Mayor seeks community input on city administrator candidates

The Issaquah Mayor’s office has narrowed the candidate pool for the vacant city administrator job to six, and they want you to have a chance to ask them questions.

The Issaquah Mayor’s office has narrowed the candidate pool for the vacant city administrator job to six, and they want you to have a chance to ask them questions. At 5 p.m. on Tuesday, Sept. 7, the city is holding a community meeting at Tibbetts Creek Manor to introduce the candidates and give residents a chance to find out if they are compatible with this community. All of the applicants have experience in local government, and while most are from the West Coast, a few come from other areas of the country.

This is the first time in more than three decades that the city has had to recruit for the position of city administrator. After 33 years at the helm, Leon Kos retired last spring leaving a void that has yet to be filled.

The governing structure of the City of Issaquah can be compared to that of a large corporation, with the mayor taking on the role of CEO and the administrator serving as the chief operating officer or COO. Many of the administrator duties will be the same. He or she will manage a portion of the day-to-day operations, communicate with community groups, address personnel issues and handle the budgetary process. Essentially, the new candidate needs to be both a people person and a numbers person.

Mayor Ava Frisinger told The Reporter that the new administrator role will likely evolve depending on the skills set of the individual selected.

“Whomever is hired is someone who is going to be high energy, because it takes a lot of energy for the job,” she said. “The person will share the values of this community, which are focused on sustainability – concerned about the environment, concerned about the people of this community and concerned about the economic vitality of the community.”

The names of the candidates will be released on Tuesday, and though they are all well-qualified, the mayor did say she was disappointed with the diversity of the applicants.

“Very few women applied,” she said, “and one of them dropped out due to other commitments.”

The day after the public has a chance to meet the candidates the real questions start. On Wednesday, two different panels will interview the applicants. The first panel, a group of 10 Issaquah residents, including Council President John Traeger, will evaluate them from the community perspective. The other panel, consisting of directors from each of the city’s departments, Mayor Frisinger and Deputy City Administrator Joe Meneghini, will look at how the candidates fit the needs of the city.

While the names will have been released the day before, the panelists won’t get their information packets until just before their Wednesday meetings.

“We want it to be as even as we possibly can,” Mayor Frisinger said, “so there is not an opportunity for people to go out in advance and decide that one person looks better than another. (We really want) to have a fair opportunity for people to be interviewed.”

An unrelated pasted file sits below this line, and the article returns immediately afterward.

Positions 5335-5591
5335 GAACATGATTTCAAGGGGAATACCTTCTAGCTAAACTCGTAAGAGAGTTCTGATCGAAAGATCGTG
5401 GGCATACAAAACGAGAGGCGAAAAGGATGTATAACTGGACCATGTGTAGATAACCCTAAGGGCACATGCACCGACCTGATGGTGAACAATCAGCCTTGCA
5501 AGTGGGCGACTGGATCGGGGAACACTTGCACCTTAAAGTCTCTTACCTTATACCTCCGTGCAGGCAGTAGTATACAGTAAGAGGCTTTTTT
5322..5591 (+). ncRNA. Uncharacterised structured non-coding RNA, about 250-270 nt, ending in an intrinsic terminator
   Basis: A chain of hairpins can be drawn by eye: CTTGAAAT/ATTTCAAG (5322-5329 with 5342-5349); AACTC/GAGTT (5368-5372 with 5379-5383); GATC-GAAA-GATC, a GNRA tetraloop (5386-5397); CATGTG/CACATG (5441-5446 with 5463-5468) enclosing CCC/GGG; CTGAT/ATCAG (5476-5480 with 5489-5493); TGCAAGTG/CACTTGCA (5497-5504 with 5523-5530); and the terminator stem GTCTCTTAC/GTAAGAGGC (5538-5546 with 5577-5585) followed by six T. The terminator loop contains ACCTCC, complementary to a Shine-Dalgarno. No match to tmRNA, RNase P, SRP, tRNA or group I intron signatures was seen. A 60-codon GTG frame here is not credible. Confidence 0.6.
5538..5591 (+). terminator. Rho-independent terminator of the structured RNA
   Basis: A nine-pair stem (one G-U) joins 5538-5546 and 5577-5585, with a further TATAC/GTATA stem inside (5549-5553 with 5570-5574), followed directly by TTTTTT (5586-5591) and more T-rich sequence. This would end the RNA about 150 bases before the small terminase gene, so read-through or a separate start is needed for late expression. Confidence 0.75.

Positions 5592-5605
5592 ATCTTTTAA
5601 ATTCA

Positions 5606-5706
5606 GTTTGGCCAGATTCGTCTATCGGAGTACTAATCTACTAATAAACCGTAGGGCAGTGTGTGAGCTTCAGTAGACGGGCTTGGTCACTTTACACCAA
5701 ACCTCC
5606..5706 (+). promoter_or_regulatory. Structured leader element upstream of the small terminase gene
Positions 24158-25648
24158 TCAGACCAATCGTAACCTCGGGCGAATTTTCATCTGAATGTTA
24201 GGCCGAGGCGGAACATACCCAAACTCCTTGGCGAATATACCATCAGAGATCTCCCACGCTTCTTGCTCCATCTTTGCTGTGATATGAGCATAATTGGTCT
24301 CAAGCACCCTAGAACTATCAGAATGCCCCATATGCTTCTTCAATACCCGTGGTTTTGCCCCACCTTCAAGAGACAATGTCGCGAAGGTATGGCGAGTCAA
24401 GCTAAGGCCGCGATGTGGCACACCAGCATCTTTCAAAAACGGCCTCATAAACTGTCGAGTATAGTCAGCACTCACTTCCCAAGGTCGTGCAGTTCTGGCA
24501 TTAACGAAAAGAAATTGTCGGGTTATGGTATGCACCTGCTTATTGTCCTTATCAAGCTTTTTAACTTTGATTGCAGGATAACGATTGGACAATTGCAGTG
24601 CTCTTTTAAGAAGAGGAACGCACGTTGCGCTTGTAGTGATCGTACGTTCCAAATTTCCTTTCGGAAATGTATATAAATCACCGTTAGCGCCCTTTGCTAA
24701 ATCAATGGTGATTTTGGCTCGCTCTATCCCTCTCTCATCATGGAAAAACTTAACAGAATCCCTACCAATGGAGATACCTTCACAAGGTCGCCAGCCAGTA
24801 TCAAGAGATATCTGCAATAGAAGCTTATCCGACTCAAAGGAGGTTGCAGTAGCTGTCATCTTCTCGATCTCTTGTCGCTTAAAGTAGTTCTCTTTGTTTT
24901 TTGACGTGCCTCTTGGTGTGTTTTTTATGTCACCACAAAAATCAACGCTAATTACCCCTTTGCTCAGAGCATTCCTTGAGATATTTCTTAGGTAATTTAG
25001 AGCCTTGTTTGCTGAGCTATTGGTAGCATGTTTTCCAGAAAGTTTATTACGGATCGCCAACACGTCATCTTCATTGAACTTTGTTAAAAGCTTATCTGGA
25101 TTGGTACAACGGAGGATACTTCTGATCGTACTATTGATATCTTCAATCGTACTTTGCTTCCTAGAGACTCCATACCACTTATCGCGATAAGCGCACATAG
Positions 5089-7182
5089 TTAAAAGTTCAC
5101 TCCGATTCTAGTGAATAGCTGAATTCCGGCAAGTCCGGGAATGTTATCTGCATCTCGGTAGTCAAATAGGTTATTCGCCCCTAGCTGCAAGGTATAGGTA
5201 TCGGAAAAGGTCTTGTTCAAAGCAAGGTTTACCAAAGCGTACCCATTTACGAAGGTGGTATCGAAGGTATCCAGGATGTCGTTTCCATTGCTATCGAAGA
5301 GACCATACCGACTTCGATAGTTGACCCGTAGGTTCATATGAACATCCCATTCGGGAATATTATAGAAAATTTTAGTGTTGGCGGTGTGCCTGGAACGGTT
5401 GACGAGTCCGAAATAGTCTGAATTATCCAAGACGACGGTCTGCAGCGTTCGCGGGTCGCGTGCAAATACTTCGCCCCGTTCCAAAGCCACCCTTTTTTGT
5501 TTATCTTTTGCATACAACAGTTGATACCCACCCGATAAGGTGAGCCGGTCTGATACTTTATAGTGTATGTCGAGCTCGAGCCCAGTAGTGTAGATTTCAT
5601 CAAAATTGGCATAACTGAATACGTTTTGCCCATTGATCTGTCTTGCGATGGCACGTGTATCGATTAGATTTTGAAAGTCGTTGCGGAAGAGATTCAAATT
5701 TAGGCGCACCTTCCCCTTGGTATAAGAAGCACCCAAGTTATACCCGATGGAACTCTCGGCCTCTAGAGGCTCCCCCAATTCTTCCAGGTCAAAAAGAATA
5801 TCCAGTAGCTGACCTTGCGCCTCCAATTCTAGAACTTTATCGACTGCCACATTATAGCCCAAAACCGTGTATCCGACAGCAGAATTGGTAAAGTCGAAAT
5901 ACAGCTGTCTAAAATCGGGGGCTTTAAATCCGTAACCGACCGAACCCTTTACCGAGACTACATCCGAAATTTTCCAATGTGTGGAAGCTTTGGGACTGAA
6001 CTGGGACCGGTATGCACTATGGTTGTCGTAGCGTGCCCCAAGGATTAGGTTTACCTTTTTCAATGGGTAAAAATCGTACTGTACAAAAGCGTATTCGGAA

Once the interviews are complete and the panels have provided their feedback, the mayor expects to make a decision within the week. If all goes well, the new administrator will start some time in October.

In consideration of how we voice our opinions in the modern world, we’ve closed comments on our websites. We value the opinions of our readers and we encourage you to keep the conversation going.

Please feel free to share your story tips by emailing

To share your opinion for publication, submit a letter through our website Include your name, address and daytime phone number. (We’ll only publish your name and hometown.) We reserve the right to edit letters, but if you keep yours to 300 words or less, we won’t ask you to shorten it.

More in News

U.S. Sen. Patty Murray, D-WA, who pushed for broadband funding in Washington schools. (Screenshot from
American Rescue Plan Act funding approved for broadband investments in WA schools

U.S. Sen. Patty Murray pushed for the funding, which will benefit several King County school districts.

Courtesy photo
State offers free at-home COVID-19 tests

You can order the tests through the state’s new online portal.

Sen. Mona Das, D-47
Kent Democratic Sen. Mona Das proposes 1% cut in state sales tax

Starting in 2023; Republicans voice support for Senate Bill 5932

File photo
Non-profit sponsors study on how the pandemic impacted arts and culture in Puget Sound

The study helped identify challenges faced by residents and cultural organizations in Washington

File photo
WA lawmakers propose making companies responsible for recycling improvements

SB 5697 would compel industries to report data, invest in infrastructure, meet standards.

Governor Jay Inslee. Sound Publishing file photo
Inslee: Officials’ lies about election results should be crime

Governor wants lawmakers to pass legislation making it a gross misdemeanor.

Sarah Perry, King County Council
King County Councilmember Sarah Perry shares her priorities for Eastside

New District 3 King County Councilmember Sarah Perry has outlined behavioral health,… Continue reading

Bellevue police standoff. File photo
Washington Democrats introduce bills clarifying police reforms

One deals with mental health response and the other deals with less-lethal weapons.

Most Read